The address, delivered Nov. 19, 1863, at the dedication of a cemetery for soldiers killed in the Battle of Gettysburg during the Civil War, was not even the main event of the ceremony. The 150th anniversary of one of the shortest, but most powerful speeches in the history of our nation.
Former Massachusetts Gov. and U.S. Sen. Edward Everett, the day’s main speaker, spoke for two hours before Lincoln delivered the address, which begins “Four score and seven years ago …” and ends with the oft-repeated call that the “government of the people, by the people, for the people shall not perish from the earth.”
EXCLUSIVE: Republican National Committee Chairman weighed in on such a historical day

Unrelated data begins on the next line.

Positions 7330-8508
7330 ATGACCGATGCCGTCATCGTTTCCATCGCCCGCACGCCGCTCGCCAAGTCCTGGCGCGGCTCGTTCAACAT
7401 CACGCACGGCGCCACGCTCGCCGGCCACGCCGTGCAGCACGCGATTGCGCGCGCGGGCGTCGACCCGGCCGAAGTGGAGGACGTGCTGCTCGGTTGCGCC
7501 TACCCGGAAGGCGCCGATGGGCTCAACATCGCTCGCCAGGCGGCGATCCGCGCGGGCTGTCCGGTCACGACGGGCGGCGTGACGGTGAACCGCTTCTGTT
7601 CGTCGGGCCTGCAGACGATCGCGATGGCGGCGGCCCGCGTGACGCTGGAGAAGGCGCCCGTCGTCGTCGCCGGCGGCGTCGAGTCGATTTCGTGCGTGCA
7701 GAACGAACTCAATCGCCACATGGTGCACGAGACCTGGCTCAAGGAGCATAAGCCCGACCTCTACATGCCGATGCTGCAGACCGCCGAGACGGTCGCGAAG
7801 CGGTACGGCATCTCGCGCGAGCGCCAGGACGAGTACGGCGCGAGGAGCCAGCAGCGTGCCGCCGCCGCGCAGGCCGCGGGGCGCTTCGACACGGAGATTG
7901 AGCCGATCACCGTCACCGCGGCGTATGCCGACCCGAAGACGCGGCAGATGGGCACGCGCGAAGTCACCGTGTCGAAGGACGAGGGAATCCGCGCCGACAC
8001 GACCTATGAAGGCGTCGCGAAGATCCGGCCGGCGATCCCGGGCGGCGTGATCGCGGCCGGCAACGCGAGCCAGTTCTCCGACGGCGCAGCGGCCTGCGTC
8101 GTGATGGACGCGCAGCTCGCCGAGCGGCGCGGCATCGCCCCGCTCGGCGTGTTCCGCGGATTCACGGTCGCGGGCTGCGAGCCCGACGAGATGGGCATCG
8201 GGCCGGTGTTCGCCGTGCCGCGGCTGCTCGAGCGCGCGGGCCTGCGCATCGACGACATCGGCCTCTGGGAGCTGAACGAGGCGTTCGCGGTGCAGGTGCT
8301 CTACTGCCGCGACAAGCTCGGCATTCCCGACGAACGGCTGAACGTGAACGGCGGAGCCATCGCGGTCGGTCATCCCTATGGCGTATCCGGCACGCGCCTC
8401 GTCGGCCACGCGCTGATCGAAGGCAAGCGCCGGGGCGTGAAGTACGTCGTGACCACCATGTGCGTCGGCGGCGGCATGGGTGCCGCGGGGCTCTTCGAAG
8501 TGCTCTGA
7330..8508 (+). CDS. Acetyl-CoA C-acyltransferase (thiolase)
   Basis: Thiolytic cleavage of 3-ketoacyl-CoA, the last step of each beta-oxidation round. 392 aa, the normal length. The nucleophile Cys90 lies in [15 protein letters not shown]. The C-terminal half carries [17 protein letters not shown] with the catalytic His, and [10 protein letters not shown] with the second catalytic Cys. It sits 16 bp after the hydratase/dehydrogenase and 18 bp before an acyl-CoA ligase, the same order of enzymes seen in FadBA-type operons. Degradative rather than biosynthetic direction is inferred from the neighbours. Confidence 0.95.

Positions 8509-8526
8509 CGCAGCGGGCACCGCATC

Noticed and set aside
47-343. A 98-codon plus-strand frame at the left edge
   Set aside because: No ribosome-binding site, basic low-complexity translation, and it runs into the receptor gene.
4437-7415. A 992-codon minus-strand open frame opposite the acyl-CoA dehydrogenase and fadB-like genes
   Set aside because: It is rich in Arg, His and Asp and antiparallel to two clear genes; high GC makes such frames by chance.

“Even though President Lincoln thought “[t]he world will little note, nor long remember what we say here,” his words have echoed through the generations, and the Gettysburg Address took its place in the canon of great speeches.
“On this anniversary we should remember the words of our first Republican president, but more importantly we should remember the people his words were meant to honor: the brave men who fought and gave their lives to the cause of liberty and to fulfill the promise of our Declaration of Independence.
“And 150 years later, we should remain dedicated to that great cause of which he spoke, defending freedom so “that government of the people, by the people, for the people, shall not perish from the earth.” – RNC Chairman Reince Priebus